Sara O'Leary & Alea Marley talk about making This is Ruby
Sara: At what moment when you were reading the manuscript did you know you wanted the job?
Alea: As soon as I saw that the manuscript was written by you, Sara, I felt ecstatic. I instantly knew I was going to accept it as one of my favourite picture books is ‘This Is Sadie’ I felt even more excited once I realised that the manuscript was actually for its companion!
Sara: Do you like or not like hearing an author’s opinion of what might be in the pictures?
Alea: I enjoy hearing how an author pictured a scene, object, person or when they leave little notes aside different spreads about what they envisioned (which you did Sara!) I don’t feel it impedes on my creativity at all and I like to take into account what they think. Anything an illustrator creates is going to look different to what an author pictures most of the time, what’s important though it that they both like what they create and what is being created.
Alea: How was the character in your imagination different from the one I created?
Sara: This is weirdly the hardest question. For me Ruby just looks like Ruby in a way that’s difficult to explain.
When I was pregnant with my second child, I had a dream that he was already around a year old and I was carrying him on my back. I knew he was there but I also knew I hadn’t yet seen him. I couldn’t turn my head far enough to see his face or maybe he was turning it away from me. Then I had the idea of standing in front of a mirror and at first, he hid from me and then his face peaked out from behind mine, laughing at me. It was such a joyful moment and I expect I’ll remember it always even though it never happened! In the dream he looked exactly the way he did when he was actually a baby of that age. Of course, this is impossible but it’s the way I remember it. And so, when I remember creating Ruby, in my mind she looks exactly the way she does as you drew her.
Sara: Have you ever wanted to write your own text?
Alea: For the longest time I’ve been wanting to create my own words as well as pictures, but would be overwhelmed with feelings of self-doubt about writing. However, I’m happy to say that over the past year I’ve written two texts. One is completed whilst the other is still being tinkered with and I must say I have enormously enjoyed the process. Creating something that is solely mine feels wonderful.
Alea: Are you tempted to pick up a pencil and start drawing?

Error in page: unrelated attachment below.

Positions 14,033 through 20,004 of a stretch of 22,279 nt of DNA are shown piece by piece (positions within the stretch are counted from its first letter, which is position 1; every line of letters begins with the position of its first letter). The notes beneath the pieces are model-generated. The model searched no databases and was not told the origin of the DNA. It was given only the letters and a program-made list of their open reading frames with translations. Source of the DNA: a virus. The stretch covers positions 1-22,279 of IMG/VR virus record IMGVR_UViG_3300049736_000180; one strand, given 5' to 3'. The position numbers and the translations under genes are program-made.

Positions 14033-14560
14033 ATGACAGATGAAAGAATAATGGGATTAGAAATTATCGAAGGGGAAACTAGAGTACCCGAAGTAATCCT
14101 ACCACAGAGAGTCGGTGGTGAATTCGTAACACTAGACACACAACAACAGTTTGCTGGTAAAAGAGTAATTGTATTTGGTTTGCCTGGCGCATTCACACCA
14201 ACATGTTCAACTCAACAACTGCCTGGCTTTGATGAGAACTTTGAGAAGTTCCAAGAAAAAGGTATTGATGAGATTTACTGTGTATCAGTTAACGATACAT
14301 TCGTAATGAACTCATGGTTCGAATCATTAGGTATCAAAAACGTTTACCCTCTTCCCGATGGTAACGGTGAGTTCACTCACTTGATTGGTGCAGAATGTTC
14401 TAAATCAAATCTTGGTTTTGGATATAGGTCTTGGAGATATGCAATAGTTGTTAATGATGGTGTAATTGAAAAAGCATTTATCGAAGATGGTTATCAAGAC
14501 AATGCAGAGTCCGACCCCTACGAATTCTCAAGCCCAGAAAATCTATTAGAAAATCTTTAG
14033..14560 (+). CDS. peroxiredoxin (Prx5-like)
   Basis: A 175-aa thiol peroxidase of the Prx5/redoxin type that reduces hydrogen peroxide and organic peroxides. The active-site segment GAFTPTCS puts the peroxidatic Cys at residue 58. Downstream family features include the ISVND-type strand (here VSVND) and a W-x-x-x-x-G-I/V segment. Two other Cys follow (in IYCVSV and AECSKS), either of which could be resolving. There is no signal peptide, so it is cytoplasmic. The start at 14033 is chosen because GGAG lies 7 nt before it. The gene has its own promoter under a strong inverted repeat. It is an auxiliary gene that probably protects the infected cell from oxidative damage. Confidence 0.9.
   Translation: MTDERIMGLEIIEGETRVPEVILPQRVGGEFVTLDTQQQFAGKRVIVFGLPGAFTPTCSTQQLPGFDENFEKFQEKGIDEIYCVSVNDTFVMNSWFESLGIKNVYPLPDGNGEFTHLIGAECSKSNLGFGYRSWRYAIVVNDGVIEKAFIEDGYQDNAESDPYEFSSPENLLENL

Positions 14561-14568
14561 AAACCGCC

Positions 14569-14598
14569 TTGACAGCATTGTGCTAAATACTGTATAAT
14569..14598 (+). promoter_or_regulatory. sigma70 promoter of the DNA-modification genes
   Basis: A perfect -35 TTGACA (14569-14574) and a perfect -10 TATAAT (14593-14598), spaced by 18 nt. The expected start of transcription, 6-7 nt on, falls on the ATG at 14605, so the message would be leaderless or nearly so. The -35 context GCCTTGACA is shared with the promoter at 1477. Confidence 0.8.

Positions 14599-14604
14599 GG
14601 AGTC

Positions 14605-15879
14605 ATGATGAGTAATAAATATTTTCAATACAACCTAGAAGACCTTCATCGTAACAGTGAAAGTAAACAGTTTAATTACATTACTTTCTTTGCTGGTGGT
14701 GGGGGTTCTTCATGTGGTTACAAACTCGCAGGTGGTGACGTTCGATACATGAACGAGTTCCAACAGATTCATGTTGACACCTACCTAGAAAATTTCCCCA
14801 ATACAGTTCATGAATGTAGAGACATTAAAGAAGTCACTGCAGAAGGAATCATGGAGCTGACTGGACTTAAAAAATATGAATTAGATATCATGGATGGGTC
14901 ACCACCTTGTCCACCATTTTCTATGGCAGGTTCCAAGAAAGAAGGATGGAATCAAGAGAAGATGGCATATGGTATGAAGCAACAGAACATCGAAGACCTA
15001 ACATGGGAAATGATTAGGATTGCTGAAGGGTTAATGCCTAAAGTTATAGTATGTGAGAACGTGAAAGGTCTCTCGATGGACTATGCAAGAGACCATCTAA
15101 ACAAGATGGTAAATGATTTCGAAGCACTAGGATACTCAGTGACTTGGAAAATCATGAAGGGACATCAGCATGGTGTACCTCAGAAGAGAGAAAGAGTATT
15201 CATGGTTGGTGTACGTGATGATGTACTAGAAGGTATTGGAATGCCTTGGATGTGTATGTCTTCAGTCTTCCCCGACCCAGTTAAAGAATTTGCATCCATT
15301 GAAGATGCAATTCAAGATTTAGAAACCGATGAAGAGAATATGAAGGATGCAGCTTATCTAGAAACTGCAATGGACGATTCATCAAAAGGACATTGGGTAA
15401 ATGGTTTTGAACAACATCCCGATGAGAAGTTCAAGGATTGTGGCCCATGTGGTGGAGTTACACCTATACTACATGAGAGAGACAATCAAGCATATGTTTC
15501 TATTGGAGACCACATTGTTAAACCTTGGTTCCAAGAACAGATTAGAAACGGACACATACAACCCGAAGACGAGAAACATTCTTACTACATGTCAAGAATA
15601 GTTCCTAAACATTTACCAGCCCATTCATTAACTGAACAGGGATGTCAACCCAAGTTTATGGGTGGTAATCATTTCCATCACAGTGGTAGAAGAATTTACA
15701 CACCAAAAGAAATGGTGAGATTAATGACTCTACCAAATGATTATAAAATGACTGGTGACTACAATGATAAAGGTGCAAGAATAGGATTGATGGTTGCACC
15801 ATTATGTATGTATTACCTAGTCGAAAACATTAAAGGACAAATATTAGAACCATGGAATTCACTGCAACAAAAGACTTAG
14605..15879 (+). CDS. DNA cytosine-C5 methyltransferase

Sara: I am occasionally tempted! But I also feel like I’ve discovered this very clever cheat in that I can just set a handful of words down a page and somehow be rewarded (months or maybe years later, granted) with pages that are almost inexpressibly beautiful thanks to the work of brilliant illustrators such as yourself. So, I think I will just carry on as I am.
Sara: What was the hardest part for you in making this book?
Alea: The hardest part was probably the beginning, the experimental phase where I’m figuring out how I’m going to approach doing final art. This book was the first time I tried out a new style, I was quite nervous about showing my ideas to the team at Tundra as my usual way of working looks very different but they loved it! It was extremely encouraging and from that point on I felt creativity flow more than ever before as I got the opportunity to experiment to the full, have many of my points of view listened too and used!
Alea: What part was hard for you?
Sara: Because this book is a sort of companion to a book I made a few years ago with Julie Morstad, it felt tricky to me. It needed to be the same but different and in the beginning I wasn’t fully confident about achieving that. Once you came on board Alea, I felt a lot better—your work is completely distinct from Julie’s and yet somehow I feel there’s a world now where Sadie and Ruby could meet up and share adventures.
Alea: Can you name a nice surprise or two in what I added to the story?
Sara: I really want to say all of it. Maybe the nicest thing for me is when Ruby uses her time machine to go back and see her parents as they were before she was born. It’s such a beautiful spread and the fact that it’s set in Barbados makes me happy because me it signals that the story is just as much yours as mine. Also, the kaleidoscope page because it’s just so amazingly beautiful that I’d like to have it blown up as wallpaper.
Sara: Where and when do you do your best work?
Alea: I prefer to mull over ideas in my head for a while instead of going straight to drawing. I usually go for a nice long walk, hopefully spotting many dogs and once I’m home I’ll get set up in my little office, play some instrumental music and draw away.
Sara: Who wrote or illustrated some of your favourite books from childhood?
Alea: Rover by Michael Rosen and Neal Layton
The Rainbow Fish by Marcus Pfister
The Witches by Roald Dahl and Quentin Blake
Sara: If you could live in ANY house in ANY children’s book, which would you choose?
Alea: I’ve always loved Badger’s house in The Wind In The Willows, it’s so rustic and cosy.
Alea: How about you?
Sara: I always wanted Arriety’s cigar-box room from The Borrowers. I think if I were a child now, I might want Ruby’s room!
Sara: What is your favourite spread in the final book?
Alea: I adore the kaleidoscope spread, it was the first one I worked on. I spent many days playing around with colours, textures and how the shapes fit together. It was a lot of fun. A little note about that spread is that the kaleidoscope Ruby is holding is actually a paper cut out I did with coloured pencils! (I also love the dinosaur spread!)
Alea: What is your favourite spread?
Sara: I’ve used this question as a pretext for going back and paging through the book again and my answer is all of them.
Sara O’Leary can be found at https://saraoleary.ca/
Alea Marley can be found at https://aleamarley.co.uk/